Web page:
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2 de marzo de 2014

The Agile Project Manager (part I)

Imagine this: You are a project manager with a lot of experience managing projects. You really love your job and consider it as a profession. You got your PMP® more than 10 years ago. Your boss and clients are used to congratulating you at project closures. You are a regular speaker on congresses about risk management, Microsoft Project, etc. You volunteer from time to time for PMI® projects and events. Everything seems to show that you are a highly rewarded professional: When you talk about project management, everybody listen. Many colleagues appreciate your expert judgment.

Now you have just closed your last project, but you are not happy at all. It was a consulting project for a big company, aimed to beat the competition through a new technology. Client representatives knew for sure that they could not remain as-is, but they did not know how to change what. Dissapointed by the poor progress of an internal SME team, they decided this was a case for procurement. Your company won the bid thanks to a project plan based on flexibility, adaptation and collaboration with the customer team throughout the project. Your company also included some experienced agile CVs.

From the very beginning, you were aware it was going to be easy to complete the requirements baseline. Very soon you realized that the client team would never sign off a document like that, not to mention the scope statement, WBS, cost baseline, detailed schedule, etc. How on earth could you avoid scope creep? The only planning information you had was about some given milestones and the final project deadline in nine months!

Regarding costs, the contract specified person-days by category, that's all. Having so much uncertainty, how would you develop the project plan? The customer wanted biweekly follow-up meetings. How would you report progress? Comparing to what baselines? Your boss told you not to worry because the team members had succeded on analogous projects before. You could trust them. They should do a great job...

However, you wonder: So, what am I supposed to do?

Of course you already knew what your role was. You were the project manager for one reason, as usual: just to blame you if project failed. Having this in mind, you had to choices: option 1) the traditional way (investing effort on planning, taking assumptions on what you did not know yet, compelling the client to sign off the requirements baseline, schedule, costs, executing as planned afterwards, etc.); option 2) the agile way

Option 3) “just wait and see” has never been an option for you.

Your colleages warned you: This was a project prone to change by nature. For them it was not sensible to manage it the traditional way. Ignoring them, you decided to elaborate project documentation, to analyze contract terms and conditions, to plan deliverables, to control scope through a detailed WBS, to track variances on a Gantt chart, to control changes through an integrated change management system, etc. You wanted to assess team performance, but you couln't follow what they were doing. They talked about the project early in the morning each day by the coffee machine, but you was always late...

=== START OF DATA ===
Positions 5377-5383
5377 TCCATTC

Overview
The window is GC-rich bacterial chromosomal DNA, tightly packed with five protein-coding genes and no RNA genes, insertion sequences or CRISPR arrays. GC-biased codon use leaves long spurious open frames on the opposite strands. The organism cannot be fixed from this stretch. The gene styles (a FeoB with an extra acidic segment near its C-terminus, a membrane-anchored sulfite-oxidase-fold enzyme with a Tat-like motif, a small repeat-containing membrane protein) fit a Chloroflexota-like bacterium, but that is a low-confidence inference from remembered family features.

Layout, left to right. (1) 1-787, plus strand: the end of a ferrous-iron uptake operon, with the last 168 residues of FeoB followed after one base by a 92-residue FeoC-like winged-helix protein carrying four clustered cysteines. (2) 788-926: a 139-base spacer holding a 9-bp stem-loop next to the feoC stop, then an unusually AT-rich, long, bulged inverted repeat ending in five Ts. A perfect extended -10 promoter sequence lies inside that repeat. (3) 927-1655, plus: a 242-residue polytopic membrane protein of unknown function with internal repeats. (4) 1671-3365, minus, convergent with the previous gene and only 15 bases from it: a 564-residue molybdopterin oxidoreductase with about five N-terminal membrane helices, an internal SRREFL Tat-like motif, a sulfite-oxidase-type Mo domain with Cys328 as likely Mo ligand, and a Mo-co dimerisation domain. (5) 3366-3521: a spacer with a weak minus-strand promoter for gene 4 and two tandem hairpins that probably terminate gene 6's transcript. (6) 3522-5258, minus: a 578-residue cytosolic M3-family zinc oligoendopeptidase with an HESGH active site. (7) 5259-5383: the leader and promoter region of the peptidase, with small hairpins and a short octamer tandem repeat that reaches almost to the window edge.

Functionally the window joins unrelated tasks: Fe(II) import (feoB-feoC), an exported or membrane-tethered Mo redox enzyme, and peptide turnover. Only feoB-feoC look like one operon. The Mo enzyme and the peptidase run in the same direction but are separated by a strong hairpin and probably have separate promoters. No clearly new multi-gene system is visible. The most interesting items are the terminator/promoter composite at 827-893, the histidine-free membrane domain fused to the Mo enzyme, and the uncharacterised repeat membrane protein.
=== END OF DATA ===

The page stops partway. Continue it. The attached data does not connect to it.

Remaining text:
Precisely, you got lost on terminology. What did they mean with those jargon like sprint, product backlog, release burndown, impediment, retrospective, user stories, etc.? What language was that?

They measured requirements on story points, they did not used real effort units. They had a wall full of sticky cards, but they didn't write real requirement details as you required. When you asked for a forecast, they only provided information on the next two weeks timeframe. How could they work without a real project plan? By the way, one day you catched them playing pocker and they pretended to be working. This was enough, for God sake!

Surprisingly, customer stakeholders were happy. One of them had a register of continuously changing requirements. This person attended the biweekly review, among other stakeholders. The team explained the results, and the stakeholders accepted or rejected each of them. When stakeholders rejected a result, there was no drama: the team only labeled it as to-do. On the other hand, when they said “ok” to a feature, this was labelead as “completed”. You recall the PMBOK Guide process in section 5.4 Validate Scope. Was this a kind of online validation? You liked that!

After this meeting, they had another one, only for the team. They talked about lessons learned to improve processes on the go. And then, there was another meeting to get the plan for the next two weeks. You were quite lost in these meetings, unable to answer or suggest anything. One day you decided not to go any more.

Surprisingly, the project ended up on budget and on schedule! One day the customer called you praising for the good job: there were still things to do, but not very important. It was not worthy going on. You could close the project. Team members were satisfied and proud, as well, as you noticed at the celebration dinner. They were a synergic team, for sure, ready to go to the next project and get managed by themselves. That was a good return for your company on the human resources side. You said a toast on this. 

To be continued... read next post

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